Green Line Operator knows how to leave an impression in a crowded scene and with a very distractable music editor: Easily digested, arbitrary show ideas. The THR33 Show is, as its flier helpfully points out, three bands with three-word names playing three sets of three songs for $3 at, and this one just might be overkill, 7:33 p.m. (In addition to Green Light Operator, you've got Darkness Dear Boy and Watch for Rocks.)
Green Line Operator, the ringleaders, play a kind of unmediated guitar pop that might have gotten them signed 20 years ago in the same batch of post-Green Day major-label acquisitions as Superdrag and the Smoking Popes.
The THR33 Show is tonight at the Trunk Space. We talked to singer/guitarist Desert Muserelli about getting your (three-word) name out there, how they came by their early-Warped Tour influences, and what we can expect, numerology aside, at tonight's show.
Up on the Sun: You described your music to me, in part, with a Tony Hawk Pro Skater analogy. What led you toward those turn-of-the-millennium pop-punk influences?
In the early 2000s, we were bored teenagers, disinterested in radio pop. Pop-punk fell through the cracks via things like the early Tony Hawk soundtracks, and all three members of Green Line Operator have a soft spot for those kind of tunes.
We like to say that we're a blend of '90s alternative and early Tony Hawk video game soundtracks. The former describes our music better, but the latter describes our attitudes a lot. We like to have a very punk-ish DIY mentality, but we like to emphasize the things we loved as kids, [so] video games with punk music in them makes for a concise analogy. All of our guitar straps are hand-drawn and feature things like The Iron Giant and Catdog. We've handed out a few more blank guitar straps to friends and artists so we can wear their art at shows.
There are a lot of hooks in Sixteen Ounce World, and a lot of familiar reference points, but it seems there's something melancholy animating a lot of it. What's behind that?
Most of the songs on the record were written over a period of three years in which I faced a lot of change and challenge. I moved twice, dealt with dishonest roommates and friends, had our house broken into, piled on work stress . . . There was a lot of good in those three years as well, a lot of lifts with the drops, and it was a basis for the record's title.
The title of the album is actually a Mitch Hedberg quote, where he talks about putting a frog in a 16-ounce jar. I drank a lot of energy drinks, and quite a few pints of beer in that time, to get through it all, both of which are 16 ounces. Plus, there's the lyric in "4,3,2,1" that goes, "Plastic Cups aren't deep enough to drown the music out." Standard plastic cups are also 16 ounces.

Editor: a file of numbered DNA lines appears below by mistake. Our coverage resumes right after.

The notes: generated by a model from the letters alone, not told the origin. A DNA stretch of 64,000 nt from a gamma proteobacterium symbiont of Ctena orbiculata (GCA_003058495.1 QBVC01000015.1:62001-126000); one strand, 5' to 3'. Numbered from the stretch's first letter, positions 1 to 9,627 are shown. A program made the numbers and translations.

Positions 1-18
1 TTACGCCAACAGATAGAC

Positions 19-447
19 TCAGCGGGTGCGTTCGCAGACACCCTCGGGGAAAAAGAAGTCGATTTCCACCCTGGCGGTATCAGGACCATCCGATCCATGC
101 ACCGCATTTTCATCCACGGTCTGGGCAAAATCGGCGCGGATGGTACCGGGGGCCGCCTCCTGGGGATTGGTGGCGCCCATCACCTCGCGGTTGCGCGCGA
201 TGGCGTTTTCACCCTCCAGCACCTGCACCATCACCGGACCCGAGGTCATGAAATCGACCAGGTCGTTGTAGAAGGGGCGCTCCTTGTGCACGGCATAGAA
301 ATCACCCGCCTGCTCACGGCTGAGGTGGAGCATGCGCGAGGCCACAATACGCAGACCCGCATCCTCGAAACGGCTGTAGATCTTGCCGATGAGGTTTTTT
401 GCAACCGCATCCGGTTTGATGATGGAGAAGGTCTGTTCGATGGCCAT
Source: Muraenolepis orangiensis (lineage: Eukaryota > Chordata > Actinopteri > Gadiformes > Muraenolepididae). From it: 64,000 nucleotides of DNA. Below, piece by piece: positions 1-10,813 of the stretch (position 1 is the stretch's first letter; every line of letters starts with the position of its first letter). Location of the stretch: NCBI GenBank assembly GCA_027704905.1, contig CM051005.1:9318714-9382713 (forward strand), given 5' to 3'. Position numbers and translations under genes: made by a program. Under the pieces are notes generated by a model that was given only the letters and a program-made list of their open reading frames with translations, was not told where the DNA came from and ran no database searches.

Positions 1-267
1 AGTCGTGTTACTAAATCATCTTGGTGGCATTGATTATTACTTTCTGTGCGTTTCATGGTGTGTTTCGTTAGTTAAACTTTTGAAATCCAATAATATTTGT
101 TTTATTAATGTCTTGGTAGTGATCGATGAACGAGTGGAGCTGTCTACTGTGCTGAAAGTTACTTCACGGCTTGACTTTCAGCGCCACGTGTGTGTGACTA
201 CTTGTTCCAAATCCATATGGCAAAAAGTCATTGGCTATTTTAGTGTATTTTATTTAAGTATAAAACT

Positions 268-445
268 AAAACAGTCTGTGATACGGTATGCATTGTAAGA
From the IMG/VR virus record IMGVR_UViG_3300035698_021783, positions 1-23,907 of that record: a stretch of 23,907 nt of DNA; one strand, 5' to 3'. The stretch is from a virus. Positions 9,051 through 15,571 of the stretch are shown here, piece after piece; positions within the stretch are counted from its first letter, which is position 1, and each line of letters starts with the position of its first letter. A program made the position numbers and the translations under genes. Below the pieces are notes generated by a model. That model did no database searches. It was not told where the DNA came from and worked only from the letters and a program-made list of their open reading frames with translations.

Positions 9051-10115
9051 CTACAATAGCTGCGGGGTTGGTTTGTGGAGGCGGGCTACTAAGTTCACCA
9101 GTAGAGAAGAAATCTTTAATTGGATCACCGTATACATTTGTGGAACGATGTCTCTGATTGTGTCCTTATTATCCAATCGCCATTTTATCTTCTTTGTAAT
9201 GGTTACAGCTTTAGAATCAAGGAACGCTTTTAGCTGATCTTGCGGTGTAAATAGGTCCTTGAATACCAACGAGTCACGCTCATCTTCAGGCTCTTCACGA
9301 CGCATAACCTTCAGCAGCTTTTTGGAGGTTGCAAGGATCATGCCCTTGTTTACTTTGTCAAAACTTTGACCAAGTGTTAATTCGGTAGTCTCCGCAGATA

I think that the melancholy comes from that bounce between pints and Monsters. It left me kind of feeling like a frog in a jar.
I can't lie -- part of the reason your band caught my eye was the weird gimmick in your show tonight, all those arbitrary threes. 1) Is that something you did intentionally? and 2) do you think it's important for small bands to think about -- if not marketing, just the way they separate their show from everybody else's show?
The THR33 Show's main intent was its round-robin style setup. All three bands will set up at once. One band plays three songs, then the next plays three, then the next, etc . . . We'll go through the rotation three times, so nine songs per band. From there, it was really fun to see how many threes we could load this show with; I really like trying to think outside the box while inside the box.
We have to thank The Trunk Space big time, for giving us the third Thursday and letting us lower the door price to $3. JRC also came up with the show name. Then we got three bands with three-word band names and have been running with it since. We're to the point where we'll be doing three-related trivia during the show, handing out 3 Musketeers bars and third-place ribbons as prizes.
I think it's important for small bands to have that marketing mindset, but confidence and creativity are a big factor. You can post 1,000 flyers and still put on a boring show. Bands like the Aquabats, Peachcake, even Playboy Manbaby are some of my favorites because of how creative they can be with their shows.
It's tough to do something both original and approachable, plus it's a scary trying to step out of the box. We're always trying to find ways to separate our live show from everyone else, but we also like working with everyone else. The cool thing about this show is that it'll be three bands working together to create a unique show.
Can you tell me a little something about your fellow THR33 Show bands?
Finding bands for this show was really tough, since they had to have three-word band names and be solid enough to co-headline. That said, I couldn't be more thrilled with the bands who stepped up. I had heard the name Watch for Rocks a time or two on the Internet, so I went to check them out. Their music is a really great style of indie. They're female-fronted and very keyboard driven, and I was ecstatic when they agreed to play. Not to mention, the show falls on their bassist Danny Foley's 30th birthday.
Darkness Dear Boy is the other co-headliner, and I was once again psyched when they agreed to play. I saw them at Long Wong's a while back. Their music is a kind of dynamic romp with bits of rock, reggae, honky-tonk and punk. It's very solid stuff and they're really pleasant guys as well.
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The THR33 Show is scheduled for Thursday, June 20, at Trunk Space.